The Liberation of Spiritual Ambition
Preacher: The Very Revd Adrian Newman, Dean (2005-2011)
22 August 2010, 10:30 (Trinity 12)
Can I start by saying how good it is to be back in the Cathedral after my sabbatical. Over the past three months I have travelled a thousand miles by train, five thousand miles by car, seven thousand miles by plane, and two thousand miles by bike (a thousand in training and a thousand on one epic journey).
I have read 35 books, written 30,000 words, interviewed 47 people, been away from home for 52 days out of the last 100, and eaten more energy bars than any sane human being would ever want to.
At the start of my sabbatical all of our children were living at home, now only one is. At the start of my sabbatical there was a Labour government, now I’m not sure what sort of government we’ve got. At the start of my sabbatical hope sprang eternal for Wayne Rooney and the boys. Now ....
And, of course, at the start of my sabbatical my father was still alive.
So a lot has happened in this time. It has for me been an incredible journey, a simply amazing three months, and I want to thank everyone who has played even the smallest part in making it possible. No doubt my sermons for months to come will be peppered with references to what I have learned through my sabbatical and through my cycle ride. Please humour me. And tell me to shut up, when I become a sabbatical bore.
A couple of people naughtily dared me to preach today without mentioning my cycle ride. Well, I’m not going to, or indeed my sabbatical at all. Shock, horror, I’m going to preach from the readings set for today, or more specifically the gospel reading Luke Chapter 13, verses 10 – 17.
This passage is about the healing of a crippled woman on the Sabbath. The woman in question was suffering from a form of spondylitis which had bent her hideously and, no doubt, over the course of 18 years this would have had a huge psychological effect as well. Our modern Western minds may struggle with a phrase like “Crippled by a spirit”, but it is a graphic description of what her reality would have felt like, a life bent and moulded, constrained and trapped by a deformity.
Jesus sees her, calls her forward (and I’ll come back to that phrase later) and releases her from the physicalandpsychologicalprisonthatshehadlivedinfor18years. AndhedoesthisonaSabbath.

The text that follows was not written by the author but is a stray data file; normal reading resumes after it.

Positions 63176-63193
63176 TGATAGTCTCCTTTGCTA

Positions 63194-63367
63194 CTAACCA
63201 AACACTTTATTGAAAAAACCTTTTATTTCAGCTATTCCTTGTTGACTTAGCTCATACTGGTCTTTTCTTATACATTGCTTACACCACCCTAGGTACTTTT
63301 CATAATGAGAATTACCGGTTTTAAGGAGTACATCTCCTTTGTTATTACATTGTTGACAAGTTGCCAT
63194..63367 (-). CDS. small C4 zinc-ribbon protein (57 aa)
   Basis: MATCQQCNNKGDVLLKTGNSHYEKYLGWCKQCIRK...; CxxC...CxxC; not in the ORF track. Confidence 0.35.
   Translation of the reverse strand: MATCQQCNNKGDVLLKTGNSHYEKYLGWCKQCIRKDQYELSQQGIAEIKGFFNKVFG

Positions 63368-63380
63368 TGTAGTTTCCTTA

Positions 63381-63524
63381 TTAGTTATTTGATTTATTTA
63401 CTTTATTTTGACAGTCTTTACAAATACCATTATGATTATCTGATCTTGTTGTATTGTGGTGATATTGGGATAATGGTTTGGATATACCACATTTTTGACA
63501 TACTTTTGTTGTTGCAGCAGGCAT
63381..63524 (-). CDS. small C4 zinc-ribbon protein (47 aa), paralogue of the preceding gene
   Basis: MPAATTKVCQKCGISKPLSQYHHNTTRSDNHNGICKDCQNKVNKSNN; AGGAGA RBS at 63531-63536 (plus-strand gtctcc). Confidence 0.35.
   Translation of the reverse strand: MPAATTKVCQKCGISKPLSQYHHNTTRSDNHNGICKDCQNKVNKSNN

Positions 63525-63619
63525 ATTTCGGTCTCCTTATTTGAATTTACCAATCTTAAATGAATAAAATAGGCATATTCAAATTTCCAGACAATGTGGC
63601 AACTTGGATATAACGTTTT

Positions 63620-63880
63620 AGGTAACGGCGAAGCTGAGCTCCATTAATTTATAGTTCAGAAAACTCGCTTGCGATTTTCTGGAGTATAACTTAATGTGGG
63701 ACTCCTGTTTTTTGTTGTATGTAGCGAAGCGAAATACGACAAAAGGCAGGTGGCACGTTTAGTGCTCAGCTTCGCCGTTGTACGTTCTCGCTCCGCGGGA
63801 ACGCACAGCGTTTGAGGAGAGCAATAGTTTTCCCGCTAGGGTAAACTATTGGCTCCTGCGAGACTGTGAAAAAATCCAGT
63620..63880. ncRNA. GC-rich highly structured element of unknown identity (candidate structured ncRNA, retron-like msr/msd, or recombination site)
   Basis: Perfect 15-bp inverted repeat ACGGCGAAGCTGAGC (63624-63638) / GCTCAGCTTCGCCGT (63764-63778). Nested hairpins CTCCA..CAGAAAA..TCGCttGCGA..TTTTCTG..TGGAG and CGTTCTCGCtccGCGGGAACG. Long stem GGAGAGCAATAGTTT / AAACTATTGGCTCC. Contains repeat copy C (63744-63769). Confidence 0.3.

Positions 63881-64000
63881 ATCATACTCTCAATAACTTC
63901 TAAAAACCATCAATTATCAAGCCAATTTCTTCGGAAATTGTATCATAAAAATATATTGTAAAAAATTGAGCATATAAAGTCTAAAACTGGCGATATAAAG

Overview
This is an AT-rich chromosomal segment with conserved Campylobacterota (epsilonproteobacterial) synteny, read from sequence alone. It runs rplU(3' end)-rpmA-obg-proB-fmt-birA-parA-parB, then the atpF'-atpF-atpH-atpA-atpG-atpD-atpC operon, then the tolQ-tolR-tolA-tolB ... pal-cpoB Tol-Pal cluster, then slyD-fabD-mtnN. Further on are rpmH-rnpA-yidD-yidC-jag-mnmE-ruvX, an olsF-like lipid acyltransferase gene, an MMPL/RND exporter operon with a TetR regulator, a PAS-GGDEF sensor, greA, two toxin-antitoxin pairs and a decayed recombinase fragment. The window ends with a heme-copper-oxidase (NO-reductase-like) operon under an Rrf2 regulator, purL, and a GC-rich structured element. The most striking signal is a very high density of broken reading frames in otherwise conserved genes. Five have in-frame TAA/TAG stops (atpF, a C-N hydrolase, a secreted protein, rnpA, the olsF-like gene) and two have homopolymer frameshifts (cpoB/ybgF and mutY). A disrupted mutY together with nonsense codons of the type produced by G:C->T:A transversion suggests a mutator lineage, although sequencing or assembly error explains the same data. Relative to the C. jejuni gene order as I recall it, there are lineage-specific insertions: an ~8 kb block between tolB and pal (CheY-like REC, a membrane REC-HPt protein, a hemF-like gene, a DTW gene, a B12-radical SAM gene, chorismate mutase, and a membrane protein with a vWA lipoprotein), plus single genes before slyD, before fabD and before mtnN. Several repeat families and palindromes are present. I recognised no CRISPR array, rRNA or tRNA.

The impact of this story in its day, like so many others that surrounded the activity of Jesus, was myth- busting. It exposed the shallowness of institutional religion and it offered the extraordinary possibility of a transformation beyond people’s wildest dreams.
Nothing much has changed in 2,000 years, except that Christianity has now become the institutional religion in danger of stifling the transformational power of God in ordinary people’s lives.
Let me explain why and how I think this story retains such relevance for us all these years later. I mentioned earlier that I interviewed 47 people as part of my sabbatical research. Terrific people, all of them. Wonderful, shining examples of Christian faith. But the most remarkable person I met wasn’t on my interview list at all. She ran a bed and breakfast I stayed at for one night just north of Barnsley and her name was Jennifer Garwood.
Jennifer had been brought up on a deprived estate in Manchester. Her father had left when she was very young, her mother became mentally ill and her brother and sister were both taken into care. But Jennifer was brought up by her grandmother.
As a young girl she got jobs wherever she could. She had a paper round at the age of 10, she was cleaning windows by the age of 13, she got shop work at the age of 15. She left school at 16 with no qualifications whatsoever, but she had this amazing entrepreneurial drive and a desire not to be defined by the life that trapped and ensnared her.
At the age of 19 she was working in a manual job on a low wage, but she took the momentous decision to borrow three times of that annual wage and she bought a house in downtown Manchester for £8,000, taking advantage of a scheme that allowed her a £1,000 grant and she went on to refurbish that property single-handed, teaching herself all of the skills she needed as she went along. A year later she sold the house for £15,000, a healthy profit. She used that money to buy another property and repeated this exercise three times more, training as a driving instructor at the same time.